Neurons from Skin Cells

Can we make nerve cells from skin cells? The answer seems to be yes. Furthermore, it seems to be really easy to do.

Marius Wernig at the Institute for Stem Cell Biology and Regenerative Medicine, Department of Pathology at Stanford University School of Medicine had published a remarkable paper. They started from a pool of nineteen candidate genes, but they identified a combination of only three factors, Ascl1, Brn2 (also called Pou3f2) and Myt1l, that rapidly and efficiently convert mouse embryonic and adult mouse fibroblasts into functional neurons in vitro. He called these cells induced neuronal (iN) cells. He further showed that they expressed multiple neuron-specific proteins, and were able to generate nerve impulses and form functional connections between other nerve cells (synapses). Because they could make iN cells from non-nerve cells, they might be able to make large quantities studies of neurons for research.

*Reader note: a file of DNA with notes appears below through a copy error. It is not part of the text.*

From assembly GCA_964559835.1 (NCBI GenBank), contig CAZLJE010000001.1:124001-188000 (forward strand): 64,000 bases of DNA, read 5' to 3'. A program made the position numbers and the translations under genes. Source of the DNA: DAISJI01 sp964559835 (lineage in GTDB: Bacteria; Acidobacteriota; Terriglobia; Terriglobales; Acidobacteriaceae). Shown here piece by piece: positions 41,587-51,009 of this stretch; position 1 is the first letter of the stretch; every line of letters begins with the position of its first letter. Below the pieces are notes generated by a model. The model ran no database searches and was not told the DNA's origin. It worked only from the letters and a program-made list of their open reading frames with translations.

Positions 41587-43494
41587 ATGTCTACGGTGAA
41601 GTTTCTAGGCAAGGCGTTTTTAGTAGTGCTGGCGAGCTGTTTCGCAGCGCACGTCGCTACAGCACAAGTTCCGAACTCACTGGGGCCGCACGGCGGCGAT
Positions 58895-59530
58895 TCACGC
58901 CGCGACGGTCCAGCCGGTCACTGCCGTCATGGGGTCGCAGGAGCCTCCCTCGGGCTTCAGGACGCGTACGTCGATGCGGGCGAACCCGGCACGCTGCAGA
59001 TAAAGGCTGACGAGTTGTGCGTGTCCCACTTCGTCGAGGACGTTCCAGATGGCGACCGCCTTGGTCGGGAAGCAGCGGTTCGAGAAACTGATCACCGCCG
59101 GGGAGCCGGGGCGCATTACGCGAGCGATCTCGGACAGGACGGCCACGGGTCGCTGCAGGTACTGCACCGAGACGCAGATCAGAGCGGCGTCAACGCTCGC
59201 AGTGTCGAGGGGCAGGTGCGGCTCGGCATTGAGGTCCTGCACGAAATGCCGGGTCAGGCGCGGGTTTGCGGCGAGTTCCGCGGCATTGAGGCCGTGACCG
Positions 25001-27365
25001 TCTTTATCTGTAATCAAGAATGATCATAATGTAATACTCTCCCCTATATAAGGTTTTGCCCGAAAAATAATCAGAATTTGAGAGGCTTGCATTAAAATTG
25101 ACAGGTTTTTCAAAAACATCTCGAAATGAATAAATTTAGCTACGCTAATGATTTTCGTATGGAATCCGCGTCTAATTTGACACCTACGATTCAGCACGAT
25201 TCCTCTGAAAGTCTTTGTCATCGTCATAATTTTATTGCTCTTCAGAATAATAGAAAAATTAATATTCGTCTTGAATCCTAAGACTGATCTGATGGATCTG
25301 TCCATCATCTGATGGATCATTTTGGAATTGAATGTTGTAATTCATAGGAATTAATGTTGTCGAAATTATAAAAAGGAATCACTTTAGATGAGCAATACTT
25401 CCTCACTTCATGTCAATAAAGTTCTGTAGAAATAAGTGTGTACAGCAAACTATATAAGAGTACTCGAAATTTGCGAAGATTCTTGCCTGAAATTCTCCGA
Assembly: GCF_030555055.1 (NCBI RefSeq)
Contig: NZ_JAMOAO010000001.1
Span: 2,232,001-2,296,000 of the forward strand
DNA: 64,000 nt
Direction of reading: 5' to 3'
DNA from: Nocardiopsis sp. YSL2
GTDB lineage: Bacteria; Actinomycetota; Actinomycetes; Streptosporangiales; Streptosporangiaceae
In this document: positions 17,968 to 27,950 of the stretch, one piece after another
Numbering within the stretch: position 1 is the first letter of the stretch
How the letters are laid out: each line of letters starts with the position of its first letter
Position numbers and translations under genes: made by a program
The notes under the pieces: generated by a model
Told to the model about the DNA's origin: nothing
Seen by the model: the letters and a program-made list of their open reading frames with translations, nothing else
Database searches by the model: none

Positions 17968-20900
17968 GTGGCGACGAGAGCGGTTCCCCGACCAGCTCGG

Of even greater importance is the ability to make nerve cells for regenerative medicine. While it is too early to get too excited about this, the ability to form neurons from your own skin cells to repair spinal cord injuries and other neurological disorders without killing embryos is thrilling to say the least.

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Professor of Biochemistry at Spring Arbor University (SAU) in Spring Arbor, MI. Have been at SAU since 1999. Author of The Stem Cell Epistles. Before that I was a postdoctoral research fellow at the University of Pennsylvania in Philadelphia, PA (1997-1999), and Sussex University, Falmer, UK (1994-1997). I studied Cell and Developmental Biology at UC Irvine (PhD 1994), and Microbiology at UC Davis (MA 1986, BS 1984).